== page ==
When we fail to uphold all three yearnings in wholesome interrelationship, the results are severe. The barbaric fruits of our excessive particularism, devoid of any regard for the dignity of others, have been painfully difficult to avoid in our news feeds of late. Those claiming to act on behalf of our own faith, and others, have demonstrated the desperate insufficiency of a particularism that is not deeply imbued with respect for all life.
Meanwhile, many of our best and brightest are repulsed by such excesses to another extreme, whose negative consequences are less immediate, but equally tragic. Many young Jews are enchanted with unmitigated universalism, which rejects the possibility of learning anything of value from the unique contours of our own memories, narratives or indigenous wisdom tradition. This shortsighted rejection of anything resembling particularism uproots us from important information about ourselves. Whether we love or despise our family or our tribe, we cannot fully understand and refine ourselves until we have understood them, and our place among them. Without this understanding, we are unable to interpret the world around us because we do not understand the very eyes we are looking through.
As for spirituality, it is the neglected younger sibling of both the particularist and universalist camps. Our ancestors learned over countless generations what practices and technologies best served them in their persistent quest to improve themselves and the world. The events of the last two centuries have swiftly cut us off from millennia of wisdom that was borne from their rich experience. Without it, we are greatly impoverished and inadequately prepared for our ongoing mission to bring peace, justice and wholeness to the world.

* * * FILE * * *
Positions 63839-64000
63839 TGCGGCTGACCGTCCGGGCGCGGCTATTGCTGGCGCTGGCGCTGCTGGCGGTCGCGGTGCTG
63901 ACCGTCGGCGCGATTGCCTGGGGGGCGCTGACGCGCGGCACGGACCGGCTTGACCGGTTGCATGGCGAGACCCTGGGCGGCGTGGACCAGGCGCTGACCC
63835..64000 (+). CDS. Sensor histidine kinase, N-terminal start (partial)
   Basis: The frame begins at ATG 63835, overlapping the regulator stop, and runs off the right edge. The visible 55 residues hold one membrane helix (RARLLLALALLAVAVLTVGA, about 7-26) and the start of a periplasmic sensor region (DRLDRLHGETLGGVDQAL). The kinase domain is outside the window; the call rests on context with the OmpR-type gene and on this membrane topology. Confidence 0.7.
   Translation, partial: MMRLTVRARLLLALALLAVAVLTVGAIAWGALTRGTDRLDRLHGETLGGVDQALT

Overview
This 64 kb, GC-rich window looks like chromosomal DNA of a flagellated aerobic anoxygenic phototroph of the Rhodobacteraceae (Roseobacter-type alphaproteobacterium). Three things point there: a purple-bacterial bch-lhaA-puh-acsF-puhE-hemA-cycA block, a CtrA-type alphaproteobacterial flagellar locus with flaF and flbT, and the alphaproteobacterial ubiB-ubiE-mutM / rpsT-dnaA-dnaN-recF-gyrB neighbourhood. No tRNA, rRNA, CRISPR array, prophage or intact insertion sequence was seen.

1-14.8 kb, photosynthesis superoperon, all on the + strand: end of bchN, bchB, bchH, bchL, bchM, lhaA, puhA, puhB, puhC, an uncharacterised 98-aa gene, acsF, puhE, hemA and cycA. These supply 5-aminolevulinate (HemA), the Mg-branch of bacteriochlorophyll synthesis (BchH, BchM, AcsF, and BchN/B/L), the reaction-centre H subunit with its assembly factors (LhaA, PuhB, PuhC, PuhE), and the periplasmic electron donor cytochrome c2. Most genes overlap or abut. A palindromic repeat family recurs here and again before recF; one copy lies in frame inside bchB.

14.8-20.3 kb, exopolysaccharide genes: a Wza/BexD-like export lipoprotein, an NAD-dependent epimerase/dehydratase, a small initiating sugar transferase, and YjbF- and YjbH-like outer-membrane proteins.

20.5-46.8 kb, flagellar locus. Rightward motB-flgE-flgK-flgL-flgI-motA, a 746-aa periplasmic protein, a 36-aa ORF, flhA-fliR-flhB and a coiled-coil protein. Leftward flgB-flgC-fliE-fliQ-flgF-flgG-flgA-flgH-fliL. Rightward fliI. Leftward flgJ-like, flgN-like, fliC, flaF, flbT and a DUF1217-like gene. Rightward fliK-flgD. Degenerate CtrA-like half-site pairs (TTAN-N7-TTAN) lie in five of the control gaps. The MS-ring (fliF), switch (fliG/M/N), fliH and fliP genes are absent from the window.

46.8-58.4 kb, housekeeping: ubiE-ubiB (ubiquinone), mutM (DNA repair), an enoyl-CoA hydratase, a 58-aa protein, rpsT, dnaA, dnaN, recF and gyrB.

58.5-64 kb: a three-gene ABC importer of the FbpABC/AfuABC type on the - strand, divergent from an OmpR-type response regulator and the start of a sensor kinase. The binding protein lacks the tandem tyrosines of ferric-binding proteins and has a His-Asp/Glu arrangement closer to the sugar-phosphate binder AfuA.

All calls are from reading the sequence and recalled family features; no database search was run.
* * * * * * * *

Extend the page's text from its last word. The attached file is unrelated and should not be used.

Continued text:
Our challenge now is to celebrate and embrace the full power of each wrestler and to engage all three, ultimately, in a graceful and seamless dance. This means creating conversations and communities where universalism, particularism and spirituality all enrich, challenge and complete each other. Rabbi Kook gives very specific and psychologically astute instructions for how to achieve this. Whichever wrestler we identity with the most, we must strive to see the good in the others, and to persevere until we fully appreciate how essentially good and necessary they are. Eventually we will realize, he writes, that even their shortcomings are in fact good for the other wrestlers, and for the whole that we are striving to improve.
In a better-known piece than "The Three Wrestlers," Rabbi Kook writes (in "The Fourfold Song") that each individual and each people has their own song, as does all of humanity, and so too the entirety of life. The ultimate song of wholeness and peace, he teaches, is the intertwined harmony of all of these. May we each be granted the strength to help ourselves and each other to discover the music of who we are as individuals, as members of our own people, as humans, and as children of the Universe.